1. Recommitment– Commitment is the most important ingredient to a long-term successful relationship. The higher the commitment level, the more likely you will be to stay together when the storm winds blow. Trust can be re-established, love can be revived, but once you throw in the commitment towel, the relationship is essentially dead. Fortunately in our situation, we were still committed and refused to quit.
  1. Communication– As in “cutting off” communication with the other woman. This conversation flowed logically (and within seconds) after deciding to reconcile our marriage. Although he initially lied to me and said he cut strings with her, he did not. He continued with the deception for another seven weeks, his “insurance policy” (his words) in case I was just trying to win his heart back and then revert to putting him last again. After Relapse Day, he suggested we craft a “no contact” message to inform her that all communication should cease immediately. He blocked her from his cell phone, social media and email accounts.
  1. Disclosure–I advocate for full disclosure as both a therapist and wife. Details for me did not necessarily mean I wanted to know every spoken word and read every text/email sent. While some people may need that information, I did read a few and opted out on the rest. I just wanted a summary of who/what/when/where and why. I do make it a rule to ask questions based on my strength and ability to hear the truth.
  1. Secrets– Affairs thrive in secrets and marriages thrive in transparency. When all secrets were on the table, I knew who and what I was up against and I could move forward in the healing process. We agreed to an open communication style where my husband said he would “squeal” if he heard from the affair partner. He got this very opportunity three weeks after Relapse Day. The affair partner “butt dialed” him twice and sent a follow-up “apology, I miss you” text. He brought the phone home, showed me and together we deleted the text and blocked her number. We also agreed to share our social media accounts. Passwords are hard coded in our computer and we never change the passwords without consulting with the other partner.
  1. Remembrance– Emerson Eggerichs introduces the 80:20 ratio in his book Love and Respect. This concept says that 80 percent of the marriage can be categorized as good or great while 20 percent is troubling. This was certainly true of our marriage, but we were hyper focused on everything wrong with each other. We had to make a conscious decision to remember the good, get the derailed back on track, forgive the flaws and make new memories.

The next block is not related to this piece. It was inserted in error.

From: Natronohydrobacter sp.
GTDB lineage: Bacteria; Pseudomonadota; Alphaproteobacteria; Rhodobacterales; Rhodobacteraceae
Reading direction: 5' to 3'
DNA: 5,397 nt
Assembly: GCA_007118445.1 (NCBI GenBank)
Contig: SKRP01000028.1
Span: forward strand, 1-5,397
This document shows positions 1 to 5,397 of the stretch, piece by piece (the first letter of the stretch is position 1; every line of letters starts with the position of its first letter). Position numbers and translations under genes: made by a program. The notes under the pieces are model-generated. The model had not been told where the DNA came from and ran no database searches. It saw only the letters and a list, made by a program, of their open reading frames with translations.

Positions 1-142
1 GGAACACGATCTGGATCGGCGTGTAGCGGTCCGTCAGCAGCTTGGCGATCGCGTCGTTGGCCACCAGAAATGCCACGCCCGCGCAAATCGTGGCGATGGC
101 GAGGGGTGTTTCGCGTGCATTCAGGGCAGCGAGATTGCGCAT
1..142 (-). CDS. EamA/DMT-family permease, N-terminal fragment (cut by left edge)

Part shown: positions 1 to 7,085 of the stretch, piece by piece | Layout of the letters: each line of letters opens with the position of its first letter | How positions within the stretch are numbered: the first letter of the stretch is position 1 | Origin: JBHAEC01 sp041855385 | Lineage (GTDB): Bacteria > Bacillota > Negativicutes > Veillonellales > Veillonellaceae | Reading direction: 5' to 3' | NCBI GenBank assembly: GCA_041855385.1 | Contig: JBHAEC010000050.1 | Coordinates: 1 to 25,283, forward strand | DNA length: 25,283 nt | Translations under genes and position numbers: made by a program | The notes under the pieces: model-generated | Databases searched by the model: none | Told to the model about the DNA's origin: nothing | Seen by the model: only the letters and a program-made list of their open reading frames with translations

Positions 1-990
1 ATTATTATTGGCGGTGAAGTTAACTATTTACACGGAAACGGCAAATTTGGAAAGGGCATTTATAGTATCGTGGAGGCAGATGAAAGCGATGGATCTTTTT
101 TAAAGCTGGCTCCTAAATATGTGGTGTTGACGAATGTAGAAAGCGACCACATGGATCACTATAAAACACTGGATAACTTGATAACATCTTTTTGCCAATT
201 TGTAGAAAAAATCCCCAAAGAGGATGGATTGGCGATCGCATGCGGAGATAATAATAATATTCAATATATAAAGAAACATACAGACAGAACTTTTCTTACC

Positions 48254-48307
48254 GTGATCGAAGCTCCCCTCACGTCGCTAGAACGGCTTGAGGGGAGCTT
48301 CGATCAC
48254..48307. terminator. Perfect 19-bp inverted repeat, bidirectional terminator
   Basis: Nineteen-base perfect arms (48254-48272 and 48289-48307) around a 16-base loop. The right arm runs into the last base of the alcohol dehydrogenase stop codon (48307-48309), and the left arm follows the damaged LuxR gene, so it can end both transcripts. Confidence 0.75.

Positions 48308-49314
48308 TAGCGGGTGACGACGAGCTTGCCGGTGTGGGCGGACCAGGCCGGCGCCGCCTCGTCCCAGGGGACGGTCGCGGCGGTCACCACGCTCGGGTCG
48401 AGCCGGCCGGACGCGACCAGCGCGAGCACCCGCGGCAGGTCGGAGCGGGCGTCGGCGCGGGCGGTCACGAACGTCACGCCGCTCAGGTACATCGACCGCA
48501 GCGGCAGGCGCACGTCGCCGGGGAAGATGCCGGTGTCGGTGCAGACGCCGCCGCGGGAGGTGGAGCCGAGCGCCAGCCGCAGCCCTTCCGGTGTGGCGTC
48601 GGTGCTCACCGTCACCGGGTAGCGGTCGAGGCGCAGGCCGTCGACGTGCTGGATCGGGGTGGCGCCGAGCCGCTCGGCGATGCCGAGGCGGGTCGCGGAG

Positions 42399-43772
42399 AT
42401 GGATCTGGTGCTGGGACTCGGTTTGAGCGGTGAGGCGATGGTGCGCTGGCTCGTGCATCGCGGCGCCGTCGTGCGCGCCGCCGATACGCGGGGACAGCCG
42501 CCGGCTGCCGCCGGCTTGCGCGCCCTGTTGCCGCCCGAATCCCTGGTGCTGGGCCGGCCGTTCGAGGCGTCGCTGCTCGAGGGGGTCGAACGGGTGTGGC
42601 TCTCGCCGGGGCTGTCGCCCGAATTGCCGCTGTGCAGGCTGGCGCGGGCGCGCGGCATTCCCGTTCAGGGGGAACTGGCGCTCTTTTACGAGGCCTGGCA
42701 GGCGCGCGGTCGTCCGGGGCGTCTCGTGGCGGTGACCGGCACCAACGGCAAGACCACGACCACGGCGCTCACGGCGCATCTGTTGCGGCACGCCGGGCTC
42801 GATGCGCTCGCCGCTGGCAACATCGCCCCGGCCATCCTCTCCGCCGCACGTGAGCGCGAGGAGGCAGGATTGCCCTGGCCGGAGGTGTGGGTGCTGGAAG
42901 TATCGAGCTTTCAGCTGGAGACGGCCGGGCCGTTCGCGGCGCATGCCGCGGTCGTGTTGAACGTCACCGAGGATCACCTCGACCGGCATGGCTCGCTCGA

1. Romance– We were sabotaging our marriage by spending more time on things that annoyed us about the other partner. We were watering the weeds and strangling the romance. Our attraction for each other was still there, but we had to make a deliberate choice to revive the expression of our chemistry. That meant flirting, laughing, kissing, and when going on dates- leaving cell phones in the car and not talking about the other woman.
  1. Counseling– Attending weekly sessions helped us concentrate on meeting each others needs by speaking our partner’s love language. We evaluated the strengths and weaknesses of our relationship, defined realistic goals and established a core vision statement for our marriage. Through introspection, Todd was able to process his character deficits that led him to go outside the marriage. More importantly, counseling gave both of us a safe place to voice our opinions and concerns about the affair.
  1. Partnership– Both of us have felt alone for the last three years. Most evenings would find us in separate corners of the house pursing our own interests. Not so any longer! We now prepare meals together, pull weeds, plant flowers, tend the garden and take long walks by the river. This amazing man I love, now leads our prayer ministry at church and asks daily how he can make my life easier by transporting the kids to their events. We are a team once again!